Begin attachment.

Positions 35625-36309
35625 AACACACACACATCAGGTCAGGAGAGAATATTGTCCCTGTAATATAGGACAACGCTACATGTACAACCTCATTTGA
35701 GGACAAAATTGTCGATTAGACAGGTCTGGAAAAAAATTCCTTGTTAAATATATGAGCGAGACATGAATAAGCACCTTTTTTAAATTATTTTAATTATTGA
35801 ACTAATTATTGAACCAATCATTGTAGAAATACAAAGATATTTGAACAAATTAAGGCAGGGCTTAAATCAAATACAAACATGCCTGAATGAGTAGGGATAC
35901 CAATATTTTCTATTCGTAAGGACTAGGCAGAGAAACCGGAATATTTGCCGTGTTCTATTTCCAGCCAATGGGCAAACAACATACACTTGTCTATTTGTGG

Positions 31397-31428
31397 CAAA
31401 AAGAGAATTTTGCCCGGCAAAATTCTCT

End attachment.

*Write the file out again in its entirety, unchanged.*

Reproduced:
Positions 35625-36309
35625 AACACACACACATCAGGTCAGGAGAGAATATTGTCCCTGTAATATAGGACAACGCTACATGTACAACCTCATTTGA
35701 GGACAAAATTGTCGATTAGACAGGTCTGGAAAAAAATTCCTTGTTAAATATATGAGCGAGACATGAATAAGCACCTTTTTTAAATTATTTTAATTATTGA
35801 ACTAATTATTGAACCAATCATTGTAGAAATACAAAGATATTTGAACAAATTAAGGCAGGGCTTAAATCAAATACAAACATGCCTGAATGAGTAGGGATAC
35901 CAATATTTTCTATTCGTAAGGACTAGGCAGAGAAACCGGAATATTTGCCGTGTTCTATTTCCAGCCAATGGGCAAACAACATACACTTGTCTATTTGTGG

Positions 31397-31428
31397 CAAA
31401 AAGAGAATTTTGCCCGGCAAAATTCTCT